Monday, May 01, 2017

National Poetry Month in review

April was an incredibly full month and wow did it fly! 

I read and read and read and what a pleasure! Thank you to all the poets out there. Your work enriches my life. I thought I'd post a list here of the poems I turned to this month to help celebrate the occasion.     

The Saskatchewan Book Awards asked me to speak at the awards event which took place in Regina on Saturday. I decided to celebrate the shortlisted books of poetry, so I bought, read, and studied the seven books of poetry shortlisted for various awards and chose one poem from each to read at the event. Someone asked me if I was nervous and thinking about it now I have to say I was more than a bit worried. The last thing I wanted to do was stumble over the words of someone else's poem during the reading, but all the poems are so beautifully rooted in language and voice that they pulled my voice into theirs and made themselves heard, if that makes any sense. Here are the poems I read that night: 

Lisa Bird-Wilson, “Beside a Residential School,” from The Red Files, Nightwood Editions, 2016.

Carla Braidek, “Heart’s Breath,” from A Map in My Blood, Thistledown Press, 2016.

Louise Bernice Halfe, “His Name was Boy,” from Burning in this Midnight Dream, Coteau Books, 2016.

Katherine Lawrence, “Waves Rise Botanical Wild,” from Never Mind, Turnstone Press, 2016.

Sylvia Legris, “On the General Nature of the Glands,” from The Hideous Hidden, New Directions, 2016.

Mary Maxwell, “Late autumn, a garden,” from Wind Leaves Absence, Thistledown Press, 2016.

Jan Zwicky, “Seeing,” from The Long Walk, University of Regina Press, 2016.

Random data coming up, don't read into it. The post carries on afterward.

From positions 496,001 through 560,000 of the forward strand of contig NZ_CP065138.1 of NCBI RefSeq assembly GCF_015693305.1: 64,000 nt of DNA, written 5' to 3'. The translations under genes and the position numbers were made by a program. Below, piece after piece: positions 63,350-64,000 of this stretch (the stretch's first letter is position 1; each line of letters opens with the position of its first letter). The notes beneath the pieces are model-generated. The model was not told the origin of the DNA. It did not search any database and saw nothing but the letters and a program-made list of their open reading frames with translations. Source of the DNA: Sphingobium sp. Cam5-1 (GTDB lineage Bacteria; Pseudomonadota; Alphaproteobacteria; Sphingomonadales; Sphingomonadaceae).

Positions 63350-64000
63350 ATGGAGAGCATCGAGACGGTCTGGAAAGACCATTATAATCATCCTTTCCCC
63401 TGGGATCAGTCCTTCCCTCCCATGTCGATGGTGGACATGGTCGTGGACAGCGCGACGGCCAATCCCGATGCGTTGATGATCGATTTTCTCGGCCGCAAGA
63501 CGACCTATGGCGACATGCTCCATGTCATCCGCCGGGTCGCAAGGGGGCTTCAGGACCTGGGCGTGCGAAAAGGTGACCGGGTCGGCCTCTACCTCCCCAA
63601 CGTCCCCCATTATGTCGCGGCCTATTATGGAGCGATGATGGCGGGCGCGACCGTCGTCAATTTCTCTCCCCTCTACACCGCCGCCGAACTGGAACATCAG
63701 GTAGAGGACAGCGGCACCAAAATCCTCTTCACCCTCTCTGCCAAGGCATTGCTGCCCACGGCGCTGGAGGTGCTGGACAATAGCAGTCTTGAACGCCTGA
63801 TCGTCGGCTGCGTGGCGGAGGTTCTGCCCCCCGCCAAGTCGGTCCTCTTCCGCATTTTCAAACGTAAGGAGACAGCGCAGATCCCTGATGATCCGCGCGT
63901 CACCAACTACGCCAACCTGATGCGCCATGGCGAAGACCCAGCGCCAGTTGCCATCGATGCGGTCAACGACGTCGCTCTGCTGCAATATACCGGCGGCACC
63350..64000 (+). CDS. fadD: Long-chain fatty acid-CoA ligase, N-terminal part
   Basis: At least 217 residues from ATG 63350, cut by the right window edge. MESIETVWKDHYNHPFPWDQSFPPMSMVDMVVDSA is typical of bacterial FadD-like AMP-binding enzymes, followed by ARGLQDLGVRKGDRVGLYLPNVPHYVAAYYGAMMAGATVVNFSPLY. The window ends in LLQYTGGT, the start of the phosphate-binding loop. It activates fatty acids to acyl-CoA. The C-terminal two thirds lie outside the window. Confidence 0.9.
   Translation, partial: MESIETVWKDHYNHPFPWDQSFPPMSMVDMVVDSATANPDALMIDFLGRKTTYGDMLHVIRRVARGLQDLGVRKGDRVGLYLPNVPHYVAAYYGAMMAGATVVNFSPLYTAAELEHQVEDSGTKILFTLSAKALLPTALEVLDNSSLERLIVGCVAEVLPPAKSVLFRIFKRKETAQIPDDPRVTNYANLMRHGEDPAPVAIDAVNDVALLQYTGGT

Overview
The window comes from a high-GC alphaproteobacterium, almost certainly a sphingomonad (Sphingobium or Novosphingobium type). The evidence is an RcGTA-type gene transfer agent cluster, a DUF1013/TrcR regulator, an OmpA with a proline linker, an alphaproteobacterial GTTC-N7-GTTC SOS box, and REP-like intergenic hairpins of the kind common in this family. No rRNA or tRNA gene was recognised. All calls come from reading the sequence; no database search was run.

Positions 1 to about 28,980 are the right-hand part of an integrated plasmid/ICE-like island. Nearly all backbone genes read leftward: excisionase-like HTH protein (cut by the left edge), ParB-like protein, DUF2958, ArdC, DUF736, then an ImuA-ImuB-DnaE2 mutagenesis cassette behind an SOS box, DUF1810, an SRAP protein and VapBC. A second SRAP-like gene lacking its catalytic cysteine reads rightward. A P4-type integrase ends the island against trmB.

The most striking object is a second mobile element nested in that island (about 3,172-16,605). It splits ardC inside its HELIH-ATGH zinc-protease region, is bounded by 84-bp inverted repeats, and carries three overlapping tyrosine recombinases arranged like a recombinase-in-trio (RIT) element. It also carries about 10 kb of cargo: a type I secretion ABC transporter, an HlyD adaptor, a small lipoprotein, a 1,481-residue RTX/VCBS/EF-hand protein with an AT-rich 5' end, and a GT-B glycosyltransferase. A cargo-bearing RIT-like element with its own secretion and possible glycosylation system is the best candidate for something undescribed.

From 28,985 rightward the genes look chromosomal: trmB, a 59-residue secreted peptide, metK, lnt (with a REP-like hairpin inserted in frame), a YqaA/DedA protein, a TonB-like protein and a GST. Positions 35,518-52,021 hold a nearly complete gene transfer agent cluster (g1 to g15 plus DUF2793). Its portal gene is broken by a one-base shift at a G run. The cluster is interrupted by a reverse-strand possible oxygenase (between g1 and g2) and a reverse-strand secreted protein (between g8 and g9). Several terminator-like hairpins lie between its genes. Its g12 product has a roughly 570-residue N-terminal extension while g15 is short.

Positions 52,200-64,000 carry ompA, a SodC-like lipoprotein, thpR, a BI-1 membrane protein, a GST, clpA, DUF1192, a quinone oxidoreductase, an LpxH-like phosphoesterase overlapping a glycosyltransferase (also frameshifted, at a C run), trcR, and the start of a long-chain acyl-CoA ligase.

To celebrate National Poetry Month, the Saskatchewan Writers’ Guild sent out a quotation to the membership on every work day during April. The quotations, chosen by me, are first lines from poems by poets from or living in Saskatchewan. They were selected and arranged with the aim of adding up to a four-part poem by month’s end. It was an exciting challenge and I read so many amazing poems in my search for lines to make this idea work. Here is the list of poems that I drew from in the end:

Louise Halfe, “Ships on the Reserve,” from Bear Bones & Feathers, Coteau Books, 1994.

Lynda Monahan, "thin as rain,” from a slow dance in the flames, Coteau Books, 1998. 

Barbara Klar, “Thaw,” from The Blue Field, Coteau Books, 1999. 

Neal McLeod, “Wihtikow,” from Songs to Kill a Wihtikow, Hagios Press, 2005.

Carla Braidek, “A Vague and Slippery Thing,” from Carrying the Sun, Thistledown Press, 2005.

Taylor Leedahl, “Hide and Ghosts Seek,” from No Apologies for the Weather, Thistledown Press, 2008.

Robert Currie, “Going Now,” from Running in Darkness, Coteau Books, 2007.

Hilary Clark, “Life Stories,” from The Dwelling of Weather, Brick Books, 2003.

Randy Lundy, “Photograph: Age 4,” from The Gift of the Hawk, Coteau Books, 2005.

Jeanne-Marie de Moissac, “a windy poem,” from Slow Curve, Coteau Books, 2004.

Joanne Weber, “Advent,” from The Pear Orchard, Hagios Press, 2007.

Gary Hyland, “Hammel’s Lament,” from Hands Reaching in Water, Hagios Press, 2007.

Mari-Lou Rowley, “Sex in Space Time,” from Viral Suite, Anvil Press, 2004.

Kelly-Anne Riess, “A Kiss From the Door,” from To End a Conversation, Thistledown Press, 2008.

Bruce Rice, “Crawlspace,” from Life in the Canopy, Hagios Press, 2009.

Judith Krause, “Favourite Rooms,” from Mongrel Love, Hagios Press, 2008.

Katherine Lawrence, “Endangered,” from Lying to Our Mothers, Coteau Books, 2006.

Brenda Niskala, “Endless loop / blood-eyed moon,” from How to Be a River, Wild Sage Press, 2012.

S.D. Johnson, “But Quietly,” from Hymns to Phenomena, Thistledown Press, 2000.

Glen Sorestad, “Aide Memoire,” from Leaving Holds Me Here, Thistledown Press, 2001. 

As I said on the Saskatchewan Poet Laureate Facebook page, on our way home from Regina yesterday we stopped to further celebrate the spirit of the place of Saskatchewan. The drama of spring migration is everywhere you look. 

As we sat on the edge of the highway watching geese on the move, I wondered about migration and its relationship to imagination. I'm still wondering.